This isn’t a typical Mia The Reader post, but unfortunately, how to handle those pesky stomach bugs in small children is what’s on my brain these days. This post will be part of the Works for Me Wednesday link up over at Giving Up On Perfect. If you’re not in this phase of life, maybe skip this post and come back next time? Or stick around, you might learn something new. But don’t say I didn’t warn you…
I remember so clearly the first time one of my kids came down with the dreaded stomach bug. She was 18 months old and woke up crying in the night an hour after I put her down for the night. I had no idea what was wrong with her. I sat down in the rocking chair to rock her back to sleep, but you can guess how that worked out. A few rocks later, we were both a mess. In that moment, even as you’re grossed out that you’re covered in your kid’s vomit, it’s hurts your heart to see the panic in your child’s eyes when he or she first experiences this dismal fact of life: everyone upchucks once in a while. Most kids first learn experience this around 12-18 months. It’s no fun to be the sick kid, but it’s also no fun to be the sick kid’s parents. It’s even worse for everyone involved when the parent of the sick kid does everything wrong. Yes, that was me the first time I was the mom of a vomiting child. Three kids and nearly six years later, I’ve learned a good bit about how to deal with the abominable stomach bug in toddlers and preschoolers. When your child starts clutching at his middle and groaning, grab these three things: mixing bowls, beach towels, and wet wash cloths.
Step One: Grab a mixing bowl. One of the worst things about taking care of a toddler when he has a stomach bug is his complete inability to get himself to a safe place to throw up. Newsflash: he’s not going to run to the bathroom. It also doesn’t work to ask your small ones to use a bucket when they feel the urge to throw up, according to the data that you can view it now. Little kids cannot handle a bucket for throwing up in. They need something lightweight that can sit right next to them on the bed or couch to quickly grab. They also need something that’s not too tall for them to bend over from a sitting position. You need something that you can completely sanitize in the dishwasher when this is all over. Mixing bowls are your best friends.
Step Two: Get out your beach towels. Beach towels will save your sanity when your house is struck with a middle-of-the-night throw up fest. I don’t know about you, but there is a very limited sheet selection at our house. Once I remove the initial destroyed bedding, I put down a beach towel instead of a sheet on my child’s mattress. Wrapping a bath towel around the pillow is also a good idea. Then I can save the clean set of sheets for when poor little guy or girl’s stomach settles down and she’s ready to get some sleep. I’d still recommend getting those yucky sheets washed right away, but at least this way if you are (miraculously) able to get some sleep, you don’t have to worry about switching clothes from washer to dryer until morning.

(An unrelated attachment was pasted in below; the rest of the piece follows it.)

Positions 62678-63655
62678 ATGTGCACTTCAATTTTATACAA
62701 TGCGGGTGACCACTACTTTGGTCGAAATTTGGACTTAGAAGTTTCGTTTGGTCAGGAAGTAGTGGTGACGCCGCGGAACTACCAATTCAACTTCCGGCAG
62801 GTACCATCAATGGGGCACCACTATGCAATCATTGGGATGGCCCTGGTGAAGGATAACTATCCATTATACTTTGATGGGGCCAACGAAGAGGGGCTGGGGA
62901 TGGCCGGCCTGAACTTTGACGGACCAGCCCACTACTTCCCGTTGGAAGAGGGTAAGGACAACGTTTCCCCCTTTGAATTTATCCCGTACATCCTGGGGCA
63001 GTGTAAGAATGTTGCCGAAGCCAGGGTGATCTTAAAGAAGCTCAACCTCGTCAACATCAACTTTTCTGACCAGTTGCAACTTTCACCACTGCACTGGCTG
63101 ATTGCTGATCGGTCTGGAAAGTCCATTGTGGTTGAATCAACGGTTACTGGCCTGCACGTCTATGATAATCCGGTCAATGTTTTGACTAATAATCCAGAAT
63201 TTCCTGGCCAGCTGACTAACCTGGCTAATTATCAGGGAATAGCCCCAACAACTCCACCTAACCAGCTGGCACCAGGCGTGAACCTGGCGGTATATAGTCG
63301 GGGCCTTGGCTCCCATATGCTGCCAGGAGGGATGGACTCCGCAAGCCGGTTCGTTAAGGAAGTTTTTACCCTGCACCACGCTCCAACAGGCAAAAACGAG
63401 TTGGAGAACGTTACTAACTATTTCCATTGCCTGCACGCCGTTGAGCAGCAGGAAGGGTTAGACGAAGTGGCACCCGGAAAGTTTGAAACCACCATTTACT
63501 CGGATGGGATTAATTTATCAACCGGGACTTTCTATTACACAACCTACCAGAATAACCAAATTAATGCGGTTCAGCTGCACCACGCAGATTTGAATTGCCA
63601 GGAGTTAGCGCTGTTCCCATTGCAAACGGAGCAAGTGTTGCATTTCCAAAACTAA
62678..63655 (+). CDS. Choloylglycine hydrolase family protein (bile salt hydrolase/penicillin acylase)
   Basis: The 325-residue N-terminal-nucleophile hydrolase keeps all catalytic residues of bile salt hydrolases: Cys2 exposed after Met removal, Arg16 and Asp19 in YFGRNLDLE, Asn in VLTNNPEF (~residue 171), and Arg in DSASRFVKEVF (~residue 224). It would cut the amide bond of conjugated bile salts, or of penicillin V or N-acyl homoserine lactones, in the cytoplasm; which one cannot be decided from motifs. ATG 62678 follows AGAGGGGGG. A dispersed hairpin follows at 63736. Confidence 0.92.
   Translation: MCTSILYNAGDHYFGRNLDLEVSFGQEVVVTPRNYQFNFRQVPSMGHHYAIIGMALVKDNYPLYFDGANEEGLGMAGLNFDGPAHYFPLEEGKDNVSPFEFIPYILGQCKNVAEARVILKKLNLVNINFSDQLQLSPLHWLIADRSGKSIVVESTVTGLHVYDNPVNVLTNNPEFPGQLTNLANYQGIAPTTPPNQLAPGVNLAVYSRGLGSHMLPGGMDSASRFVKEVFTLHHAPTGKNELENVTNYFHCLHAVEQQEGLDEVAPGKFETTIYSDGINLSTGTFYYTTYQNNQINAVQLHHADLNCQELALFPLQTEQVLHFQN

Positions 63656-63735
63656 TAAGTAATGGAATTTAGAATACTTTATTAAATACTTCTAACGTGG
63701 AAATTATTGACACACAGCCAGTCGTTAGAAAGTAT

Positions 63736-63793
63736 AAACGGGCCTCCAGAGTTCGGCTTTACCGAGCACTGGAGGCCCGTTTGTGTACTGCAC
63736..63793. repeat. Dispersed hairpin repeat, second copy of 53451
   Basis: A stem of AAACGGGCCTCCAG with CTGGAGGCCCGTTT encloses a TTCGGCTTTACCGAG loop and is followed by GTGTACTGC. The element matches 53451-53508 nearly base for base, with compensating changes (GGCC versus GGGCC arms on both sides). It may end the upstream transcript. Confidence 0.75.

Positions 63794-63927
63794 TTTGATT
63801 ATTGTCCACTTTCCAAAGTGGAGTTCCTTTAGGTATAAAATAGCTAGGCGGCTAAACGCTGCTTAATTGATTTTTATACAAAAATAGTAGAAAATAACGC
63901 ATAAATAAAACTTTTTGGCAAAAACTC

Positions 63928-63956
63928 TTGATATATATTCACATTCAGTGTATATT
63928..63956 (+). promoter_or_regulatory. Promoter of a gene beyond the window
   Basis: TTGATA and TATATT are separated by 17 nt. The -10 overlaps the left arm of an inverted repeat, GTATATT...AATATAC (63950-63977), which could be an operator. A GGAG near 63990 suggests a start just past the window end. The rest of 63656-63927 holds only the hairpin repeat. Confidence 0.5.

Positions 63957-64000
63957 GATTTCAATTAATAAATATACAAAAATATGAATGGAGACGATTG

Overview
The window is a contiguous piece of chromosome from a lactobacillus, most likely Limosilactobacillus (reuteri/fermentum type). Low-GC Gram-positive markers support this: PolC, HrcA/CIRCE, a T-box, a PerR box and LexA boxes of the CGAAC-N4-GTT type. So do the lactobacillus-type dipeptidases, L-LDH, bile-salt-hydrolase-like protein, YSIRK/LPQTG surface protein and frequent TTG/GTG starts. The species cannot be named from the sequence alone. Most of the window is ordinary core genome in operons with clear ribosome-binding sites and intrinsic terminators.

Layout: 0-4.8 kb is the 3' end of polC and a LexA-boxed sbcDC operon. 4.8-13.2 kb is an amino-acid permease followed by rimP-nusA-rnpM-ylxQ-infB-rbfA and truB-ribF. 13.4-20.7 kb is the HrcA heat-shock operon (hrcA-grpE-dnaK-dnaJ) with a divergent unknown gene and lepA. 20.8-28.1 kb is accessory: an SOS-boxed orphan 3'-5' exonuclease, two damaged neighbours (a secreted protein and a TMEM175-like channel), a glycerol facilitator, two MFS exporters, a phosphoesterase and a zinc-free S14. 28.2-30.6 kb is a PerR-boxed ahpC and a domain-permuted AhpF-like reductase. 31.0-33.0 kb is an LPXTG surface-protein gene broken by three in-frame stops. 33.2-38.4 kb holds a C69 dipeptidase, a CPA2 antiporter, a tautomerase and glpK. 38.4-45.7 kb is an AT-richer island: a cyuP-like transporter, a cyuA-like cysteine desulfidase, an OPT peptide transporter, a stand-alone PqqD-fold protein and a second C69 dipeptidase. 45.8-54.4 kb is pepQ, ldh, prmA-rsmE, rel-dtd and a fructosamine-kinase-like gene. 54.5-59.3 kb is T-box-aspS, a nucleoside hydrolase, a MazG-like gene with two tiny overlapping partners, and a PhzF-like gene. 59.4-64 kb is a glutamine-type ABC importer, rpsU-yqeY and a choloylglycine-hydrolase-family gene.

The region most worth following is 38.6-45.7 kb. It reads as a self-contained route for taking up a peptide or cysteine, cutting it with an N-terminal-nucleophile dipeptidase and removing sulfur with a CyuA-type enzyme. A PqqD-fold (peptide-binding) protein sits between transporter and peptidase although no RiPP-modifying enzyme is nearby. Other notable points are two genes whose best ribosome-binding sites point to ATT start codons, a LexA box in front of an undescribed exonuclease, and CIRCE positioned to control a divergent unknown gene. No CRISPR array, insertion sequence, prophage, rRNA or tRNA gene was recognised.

Step Three: Keep a cool, wet washcloth handy at all times. You know that point after your child has gotten out what needs to be gotten out and the heaving commences? (This is so fun to read about, I know. But I warned you!). To stop the heaving, wipe the back of your child’s neck with a cool washcloth. It’s also nice to have around to wipe the whole face down before lying back down in bed.
Those are three things I’ve learned to do when faced with stomach upset in our family. But don’t forget, I did everything wrong the first time. So as a bonus (woohoo!), here the six things I’ve learned not to do when one of my small children has a stomach bug:
1. Don’t give them a bath right away. I get it. Your child smells horrible, looks horrible, is outwardly quite horrible. My immediate reaction after my daughter’s first throwing up ever was to stick her in the bathtub and clean her up. But it’s always best to wait (if you can) until you’re sure the throwing up is done. You can cross your fingers and hope it’s a “one and done” deal, but it’s probably not. (Sorry). Your child is only going to get messier because most toddlers don’t understand the whole “throw up in the bucket” idea. Also, they are probably experiencing a mix of nausea and chills that makes taking a bath an unpleasant experience for them. Clean them up quickly with a wet cloth or wipe and let them lie back down and get whatever rest they can before they’re at it again.